Additive manufacturing is cited as the new frontier for creating medical device components, with design flexibility that goes above and beyond what traditional machining typically offers.
Across the medical device industry, companies are increasingly adopting this technology in the search for faster product development cycles.
But additive manufacturing and traditional machining have different strengths that can’t be easily duplicated by the other. To take advantage of the best of each process, companies are beginning to connect these techniques to improve product development.
How traditional machining enhances additive manufacturing
Many companies turn to additive manufacturing when there is a feature or feature set that can’t easily be conventionally machined. It’s also ideal for custom builds or when low quantities of components are needed. Traditional machining is often best suited and more cost-effective when components are being made in higher production numbers.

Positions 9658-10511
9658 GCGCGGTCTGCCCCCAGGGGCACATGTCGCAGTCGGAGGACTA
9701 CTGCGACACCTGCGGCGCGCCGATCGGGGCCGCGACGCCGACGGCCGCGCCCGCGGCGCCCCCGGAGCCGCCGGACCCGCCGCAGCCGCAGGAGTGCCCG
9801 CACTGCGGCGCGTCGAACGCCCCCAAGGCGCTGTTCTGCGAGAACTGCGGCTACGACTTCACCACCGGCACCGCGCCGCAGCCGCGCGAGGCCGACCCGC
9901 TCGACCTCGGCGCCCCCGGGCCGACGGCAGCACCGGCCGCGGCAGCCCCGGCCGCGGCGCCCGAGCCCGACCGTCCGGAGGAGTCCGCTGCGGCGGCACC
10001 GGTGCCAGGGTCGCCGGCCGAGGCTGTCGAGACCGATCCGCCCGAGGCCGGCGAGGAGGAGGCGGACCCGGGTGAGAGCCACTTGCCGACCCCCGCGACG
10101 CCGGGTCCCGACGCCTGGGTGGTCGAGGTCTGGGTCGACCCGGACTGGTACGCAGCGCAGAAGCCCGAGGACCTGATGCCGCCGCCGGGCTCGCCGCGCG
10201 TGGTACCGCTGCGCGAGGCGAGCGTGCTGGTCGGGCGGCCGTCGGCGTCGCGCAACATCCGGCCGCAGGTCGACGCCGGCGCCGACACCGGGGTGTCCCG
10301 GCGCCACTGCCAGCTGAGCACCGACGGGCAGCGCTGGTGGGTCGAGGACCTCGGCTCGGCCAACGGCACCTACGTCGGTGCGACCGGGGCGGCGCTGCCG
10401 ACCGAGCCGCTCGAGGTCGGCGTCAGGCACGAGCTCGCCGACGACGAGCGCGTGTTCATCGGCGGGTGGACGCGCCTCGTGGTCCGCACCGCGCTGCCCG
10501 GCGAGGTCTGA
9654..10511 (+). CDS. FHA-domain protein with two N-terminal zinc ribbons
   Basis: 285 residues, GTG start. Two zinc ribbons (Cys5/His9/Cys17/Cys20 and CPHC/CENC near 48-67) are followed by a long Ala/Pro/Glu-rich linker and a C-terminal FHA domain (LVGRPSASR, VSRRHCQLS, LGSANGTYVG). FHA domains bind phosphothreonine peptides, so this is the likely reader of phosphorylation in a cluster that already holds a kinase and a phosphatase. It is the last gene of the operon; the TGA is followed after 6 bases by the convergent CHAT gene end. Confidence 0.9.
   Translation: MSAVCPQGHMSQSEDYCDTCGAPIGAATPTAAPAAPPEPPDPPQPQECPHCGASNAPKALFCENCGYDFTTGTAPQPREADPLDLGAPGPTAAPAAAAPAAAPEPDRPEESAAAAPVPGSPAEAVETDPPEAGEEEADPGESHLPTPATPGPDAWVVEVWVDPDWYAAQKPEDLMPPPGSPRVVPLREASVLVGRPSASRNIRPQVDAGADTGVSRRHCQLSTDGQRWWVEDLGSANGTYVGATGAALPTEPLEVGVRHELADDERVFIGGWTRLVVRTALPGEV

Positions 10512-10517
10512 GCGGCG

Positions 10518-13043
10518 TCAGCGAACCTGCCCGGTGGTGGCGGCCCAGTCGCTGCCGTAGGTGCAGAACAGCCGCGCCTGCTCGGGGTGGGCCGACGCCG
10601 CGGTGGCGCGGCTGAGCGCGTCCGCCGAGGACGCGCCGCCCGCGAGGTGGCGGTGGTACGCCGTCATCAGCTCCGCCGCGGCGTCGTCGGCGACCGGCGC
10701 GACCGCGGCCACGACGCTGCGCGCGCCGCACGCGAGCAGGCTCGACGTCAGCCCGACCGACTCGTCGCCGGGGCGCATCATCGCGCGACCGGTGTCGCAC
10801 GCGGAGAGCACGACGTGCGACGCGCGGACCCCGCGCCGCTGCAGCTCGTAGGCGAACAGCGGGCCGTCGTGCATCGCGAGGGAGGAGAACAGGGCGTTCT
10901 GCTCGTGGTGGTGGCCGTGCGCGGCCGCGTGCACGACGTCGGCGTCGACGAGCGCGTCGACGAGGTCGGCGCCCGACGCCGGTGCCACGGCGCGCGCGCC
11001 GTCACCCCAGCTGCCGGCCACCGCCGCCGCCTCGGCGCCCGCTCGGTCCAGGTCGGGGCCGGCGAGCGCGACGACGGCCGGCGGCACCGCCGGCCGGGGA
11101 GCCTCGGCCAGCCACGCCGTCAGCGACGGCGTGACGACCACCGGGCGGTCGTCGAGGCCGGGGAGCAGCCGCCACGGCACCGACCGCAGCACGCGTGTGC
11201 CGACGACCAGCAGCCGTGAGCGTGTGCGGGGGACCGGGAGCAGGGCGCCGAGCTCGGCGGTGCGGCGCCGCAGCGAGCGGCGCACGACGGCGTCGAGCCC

Another use for additive manufacturing is building near net components. This is where traditional machining can best support additive manufacturing – by transforming these components into finished pieces.
For example, a product may be created via additive manufacturing with tolerances of ±0.01 inches, but the original design intent may require final tolerances of ±0.001 inches. That level of detail and finishing, to date, is best completed by traditional machining techniques.
Traditional machining is also ideal for finishing components that require different surface textures. Once the texture is created via additive manufacturing, machines can take over to cut flat surfaces, windows, corners and edges to precise measurements that meet the design intent.
This combined approach is an innovative trend for component design and fabrication, and will continue to grow with the widespread adoption of additive manufacturing. Talk to the team a Lowell to determine if this approach is right for your device.
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